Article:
• macsnafu

    Technology makes it easier for people to do what they want to do. So we should be concerned, not with the technology itself, but with what people really want or desire. Why do people want to be connected to their phones/internet/social media so much? Answer that question, and then you can better understand how to deal with it.

  • Scurra

    The reason to have a Kindle is that you can actually read it outdoors without needing to find shade… 🙂
    I am still a little disappointed that the potential of eInk was lost when the iPad became the default for tablets – I understand why it happened, and don’t think it was necessarily a bad thing, but we lost what could have been a better tool simply because it was focused. Tablets are averagely good at everything but they aren’t better at anything than a specialist device.

  • I have a Kindle Paperwhite. I like it as it good size for reading text as it is smaller than my iPad. It is very mobile and holds a charge for hours of reading, as well as recharging fast. I also make use of my libraries eservices. I have books checked out on the Kindle. I had a Kindle 2 way back and had delayed replacing it. I’ve found that I’m almost reading more on it than paper at times.

  • Ursula L

    If you already have a smart phone or tablet that you are comfortable reading on, there is little reason to buy a dedicated e-reader.

    If you don’t have a smart phone or tablet, you are better off buying a full-feature smartphone or tablet, rather than a kindle or nook tablet, because their options are rather limited, and not all android apps are available through the stores on a nook or kindle tablet.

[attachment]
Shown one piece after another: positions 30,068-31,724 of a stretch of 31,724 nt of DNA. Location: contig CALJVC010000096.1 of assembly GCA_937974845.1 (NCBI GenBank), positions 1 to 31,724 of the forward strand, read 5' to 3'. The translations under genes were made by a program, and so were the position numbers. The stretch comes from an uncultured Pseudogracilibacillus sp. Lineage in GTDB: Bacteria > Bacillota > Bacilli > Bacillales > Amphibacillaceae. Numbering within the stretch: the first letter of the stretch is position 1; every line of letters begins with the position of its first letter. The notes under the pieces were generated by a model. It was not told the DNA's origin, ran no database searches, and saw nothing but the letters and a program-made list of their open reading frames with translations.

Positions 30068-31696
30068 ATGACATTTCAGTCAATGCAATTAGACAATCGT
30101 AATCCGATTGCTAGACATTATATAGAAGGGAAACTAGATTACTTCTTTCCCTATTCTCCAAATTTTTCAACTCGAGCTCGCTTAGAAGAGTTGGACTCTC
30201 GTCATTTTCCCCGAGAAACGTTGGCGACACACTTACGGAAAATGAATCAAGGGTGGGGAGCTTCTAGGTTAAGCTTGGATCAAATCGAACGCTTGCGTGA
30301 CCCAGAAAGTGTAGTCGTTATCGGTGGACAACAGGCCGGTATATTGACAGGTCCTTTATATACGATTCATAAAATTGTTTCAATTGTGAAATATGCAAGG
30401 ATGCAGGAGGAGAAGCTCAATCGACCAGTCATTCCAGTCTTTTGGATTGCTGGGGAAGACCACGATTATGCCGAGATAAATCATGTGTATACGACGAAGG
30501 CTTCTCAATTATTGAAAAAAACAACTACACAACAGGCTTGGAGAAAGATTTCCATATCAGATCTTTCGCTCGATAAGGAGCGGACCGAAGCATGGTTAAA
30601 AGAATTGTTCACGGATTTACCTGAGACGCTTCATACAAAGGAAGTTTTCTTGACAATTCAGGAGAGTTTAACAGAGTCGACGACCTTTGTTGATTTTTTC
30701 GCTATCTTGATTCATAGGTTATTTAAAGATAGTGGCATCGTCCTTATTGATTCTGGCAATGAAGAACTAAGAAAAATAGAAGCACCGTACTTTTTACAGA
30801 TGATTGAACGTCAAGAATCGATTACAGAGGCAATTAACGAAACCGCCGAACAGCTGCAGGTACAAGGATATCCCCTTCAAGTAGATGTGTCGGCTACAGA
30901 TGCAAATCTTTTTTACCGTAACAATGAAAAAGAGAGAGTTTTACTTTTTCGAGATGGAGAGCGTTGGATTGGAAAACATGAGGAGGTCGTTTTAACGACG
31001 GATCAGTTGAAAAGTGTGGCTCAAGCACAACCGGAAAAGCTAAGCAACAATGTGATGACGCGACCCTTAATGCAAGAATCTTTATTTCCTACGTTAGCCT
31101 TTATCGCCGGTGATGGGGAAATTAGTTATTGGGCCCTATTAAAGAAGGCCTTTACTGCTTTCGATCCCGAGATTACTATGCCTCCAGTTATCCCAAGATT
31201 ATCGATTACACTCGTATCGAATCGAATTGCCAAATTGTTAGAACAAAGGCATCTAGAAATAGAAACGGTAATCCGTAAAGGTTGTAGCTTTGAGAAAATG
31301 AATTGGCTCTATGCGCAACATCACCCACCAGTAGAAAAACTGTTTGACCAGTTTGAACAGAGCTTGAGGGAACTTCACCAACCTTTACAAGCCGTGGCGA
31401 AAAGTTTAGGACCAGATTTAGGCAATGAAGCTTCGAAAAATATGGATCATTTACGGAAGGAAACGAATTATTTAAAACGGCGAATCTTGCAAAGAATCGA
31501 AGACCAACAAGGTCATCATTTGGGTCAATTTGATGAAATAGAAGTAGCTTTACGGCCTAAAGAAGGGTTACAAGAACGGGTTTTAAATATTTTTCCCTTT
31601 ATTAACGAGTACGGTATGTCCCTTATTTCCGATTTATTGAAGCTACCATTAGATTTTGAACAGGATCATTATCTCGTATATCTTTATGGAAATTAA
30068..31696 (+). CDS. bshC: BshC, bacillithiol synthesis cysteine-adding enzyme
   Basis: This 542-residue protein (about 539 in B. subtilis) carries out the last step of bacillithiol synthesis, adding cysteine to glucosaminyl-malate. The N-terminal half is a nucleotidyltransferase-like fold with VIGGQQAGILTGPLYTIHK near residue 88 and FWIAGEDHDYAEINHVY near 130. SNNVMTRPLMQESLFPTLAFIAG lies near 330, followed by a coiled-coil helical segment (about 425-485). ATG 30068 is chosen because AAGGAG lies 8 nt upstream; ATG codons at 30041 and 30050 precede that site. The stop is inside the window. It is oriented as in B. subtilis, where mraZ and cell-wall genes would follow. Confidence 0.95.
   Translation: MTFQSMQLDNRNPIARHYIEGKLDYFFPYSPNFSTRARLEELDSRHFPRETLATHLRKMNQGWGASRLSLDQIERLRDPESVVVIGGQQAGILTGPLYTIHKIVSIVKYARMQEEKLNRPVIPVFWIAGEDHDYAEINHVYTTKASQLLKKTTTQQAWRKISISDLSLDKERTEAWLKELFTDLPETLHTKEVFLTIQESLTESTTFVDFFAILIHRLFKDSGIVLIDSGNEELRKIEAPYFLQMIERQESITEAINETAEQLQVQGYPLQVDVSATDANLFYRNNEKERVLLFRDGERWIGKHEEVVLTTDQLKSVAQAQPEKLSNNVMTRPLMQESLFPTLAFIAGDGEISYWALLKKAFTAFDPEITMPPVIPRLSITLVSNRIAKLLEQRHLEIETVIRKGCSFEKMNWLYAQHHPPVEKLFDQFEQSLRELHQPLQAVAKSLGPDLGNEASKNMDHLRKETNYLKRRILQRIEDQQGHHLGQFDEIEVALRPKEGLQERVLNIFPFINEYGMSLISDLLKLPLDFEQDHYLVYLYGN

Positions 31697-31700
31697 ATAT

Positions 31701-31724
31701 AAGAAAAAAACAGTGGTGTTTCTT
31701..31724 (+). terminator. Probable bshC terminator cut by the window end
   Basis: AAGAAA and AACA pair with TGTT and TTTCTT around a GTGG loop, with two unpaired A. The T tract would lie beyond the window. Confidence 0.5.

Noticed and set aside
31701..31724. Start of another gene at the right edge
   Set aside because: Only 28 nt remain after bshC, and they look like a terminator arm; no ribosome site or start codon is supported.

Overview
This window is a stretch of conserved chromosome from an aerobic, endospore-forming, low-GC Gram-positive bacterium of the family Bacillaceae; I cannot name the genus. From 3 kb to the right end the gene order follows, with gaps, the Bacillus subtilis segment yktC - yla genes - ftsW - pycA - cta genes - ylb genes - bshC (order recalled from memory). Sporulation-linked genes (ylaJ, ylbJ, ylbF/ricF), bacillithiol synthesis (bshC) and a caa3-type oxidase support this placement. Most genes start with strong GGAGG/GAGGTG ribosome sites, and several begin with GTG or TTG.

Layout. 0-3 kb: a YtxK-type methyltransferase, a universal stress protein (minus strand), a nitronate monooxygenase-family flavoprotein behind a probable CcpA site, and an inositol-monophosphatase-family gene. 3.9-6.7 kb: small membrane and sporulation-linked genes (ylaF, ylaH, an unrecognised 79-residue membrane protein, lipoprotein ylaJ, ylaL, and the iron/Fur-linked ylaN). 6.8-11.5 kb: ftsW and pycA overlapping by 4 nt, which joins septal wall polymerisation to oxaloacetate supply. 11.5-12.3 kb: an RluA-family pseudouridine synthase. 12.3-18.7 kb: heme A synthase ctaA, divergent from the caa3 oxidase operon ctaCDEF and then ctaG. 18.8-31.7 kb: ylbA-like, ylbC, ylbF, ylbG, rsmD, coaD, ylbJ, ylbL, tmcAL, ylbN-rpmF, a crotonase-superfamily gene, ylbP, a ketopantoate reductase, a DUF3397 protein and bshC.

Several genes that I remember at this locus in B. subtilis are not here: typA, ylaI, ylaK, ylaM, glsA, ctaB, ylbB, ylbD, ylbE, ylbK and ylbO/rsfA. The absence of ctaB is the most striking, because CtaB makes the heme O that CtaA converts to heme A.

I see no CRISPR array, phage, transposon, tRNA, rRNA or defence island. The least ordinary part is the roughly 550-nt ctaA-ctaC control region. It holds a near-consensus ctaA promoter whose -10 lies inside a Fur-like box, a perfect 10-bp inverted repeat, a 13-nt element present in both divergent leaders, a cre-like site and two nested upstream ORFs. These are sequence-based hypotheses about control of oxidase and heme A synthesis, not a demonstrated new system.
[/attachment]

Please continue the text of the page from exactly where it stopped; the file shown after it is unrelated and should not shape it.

The reason to buy a kindle or nook is if you want to have an e-ink screen to read on. Yes, it’s black and white. But there is no glare, you can read in any light (especially since all models now have backlights.) The other reason to buy a dedicated e-in reader is the battery life. It is amazing, so if it’s a stormy Saturday, and you just want to cuddle up and spend the whole weekend reading, you can do so easily, particularly if you turn off the wifi when you’re not actually using it, and don’t use the backlight unless you need it. You can go a week between charges if you’re careful (not limiting reading, but limiting turning the wifi and backlight on to when you actually need them) rather than having the charge running out by the end of the day.

    I think it is worthwhile, for myself, to have a dedicated reader. So I have a nook glow. I prefer the nook because I can get service at my local B&N, and because the epub files they use are smaller than the files a kindle uses, so you get more books for the same amount of memory. In addition, the employees of B&N in brick and mortar stores have better working conditions than Amazon’s warehouse workers, for whom there are a lot of known labor issues, and I prefer to support an employer that treats its workers somewhat better.

    But don’t bother with the tablet versions of a nook or kindle. That means, anything with a color screen. If you want a color LED screen on a tablet, buy a full feature android tablet or an iPad.